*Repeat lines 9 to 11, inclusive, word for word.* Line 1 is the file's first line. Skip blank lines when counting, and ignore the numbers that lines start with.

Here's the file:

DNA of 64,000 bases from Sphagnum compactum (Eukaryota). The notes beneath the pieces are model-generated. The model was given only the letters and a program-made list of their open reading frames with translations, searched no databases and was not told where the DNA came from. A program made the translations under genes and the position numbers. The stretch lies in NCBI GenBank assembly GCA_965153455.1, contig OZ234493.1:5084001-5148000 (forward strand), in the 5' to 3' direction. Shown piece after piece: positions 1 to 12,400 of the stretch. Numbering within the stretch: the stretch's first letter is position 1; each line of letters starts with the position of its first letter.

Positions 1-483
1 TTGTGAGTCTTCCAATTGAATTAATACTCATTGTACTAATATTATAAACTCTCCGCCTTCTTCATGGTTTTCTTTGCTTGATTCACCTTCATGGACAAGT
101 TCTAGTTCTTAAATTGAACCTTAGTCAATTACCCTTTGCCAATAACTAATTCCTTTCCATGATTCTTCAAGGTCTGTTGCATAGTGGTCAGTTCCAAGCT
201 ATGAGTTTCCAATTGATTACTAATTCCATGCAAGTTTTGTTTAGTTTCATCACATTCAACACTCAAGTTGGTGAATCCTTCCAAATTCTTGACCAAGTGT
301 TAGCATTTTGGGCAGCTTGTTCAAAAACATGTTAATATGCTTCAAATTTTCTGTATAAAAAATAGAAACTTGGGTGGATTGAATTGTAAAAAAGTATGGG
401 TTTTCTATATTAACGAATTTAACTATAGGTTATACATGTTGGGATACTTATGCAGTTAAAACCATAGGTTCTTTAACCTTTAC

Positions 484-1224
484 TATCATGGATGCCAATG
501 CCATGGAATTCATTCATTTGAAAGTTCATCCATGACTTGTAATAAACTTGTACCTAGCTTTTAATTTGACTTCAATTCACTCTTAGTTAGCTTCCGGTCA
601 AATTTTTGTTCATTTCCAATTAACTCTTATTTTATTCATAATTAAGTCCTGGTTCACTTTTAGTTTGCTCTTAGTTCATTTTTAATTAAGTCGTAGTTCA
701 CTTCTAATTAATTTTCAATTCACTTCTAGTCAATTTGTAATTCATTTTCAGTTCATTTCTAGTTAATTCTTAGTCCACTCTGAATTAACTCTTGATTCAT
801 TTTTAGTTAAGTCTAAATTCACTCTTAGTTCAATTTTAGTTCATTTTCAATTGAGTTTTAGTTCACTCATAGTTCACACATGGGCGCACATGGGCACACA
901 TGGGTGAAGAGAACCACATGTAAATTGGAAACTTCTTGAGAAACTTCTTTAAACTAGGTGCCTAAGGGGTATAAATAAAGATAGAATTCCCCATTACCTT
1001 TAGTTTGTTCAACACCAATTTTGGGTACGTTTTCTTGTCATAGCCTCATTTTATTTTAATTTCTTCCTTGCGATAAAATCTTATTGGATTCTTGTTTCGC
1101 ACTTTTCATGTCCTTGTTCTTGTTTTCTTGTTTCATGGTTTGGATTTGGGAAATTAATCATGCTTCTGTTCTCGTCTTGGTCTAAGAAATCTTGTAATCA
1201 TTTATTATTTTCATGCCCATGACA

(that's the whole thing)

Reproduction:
484 TATCATGGATGCCAATG
501 CCATGGAATTCATTCATTTGAAAGTTCATCCATGACTTGTAATAAACTTGTACCTAGCTTTTAATTTGACTTCAATTCACTCTTAGTTAGCTTCCGGTCA
601 AATTTTTGTTCATTTCCAATTAACTCTTATTTTATTCATAATTAAGTCCTGGTTCACTTTTAGTTTGCTCTTAGTTCATTTTTAATTAAGTCGTAGTTCA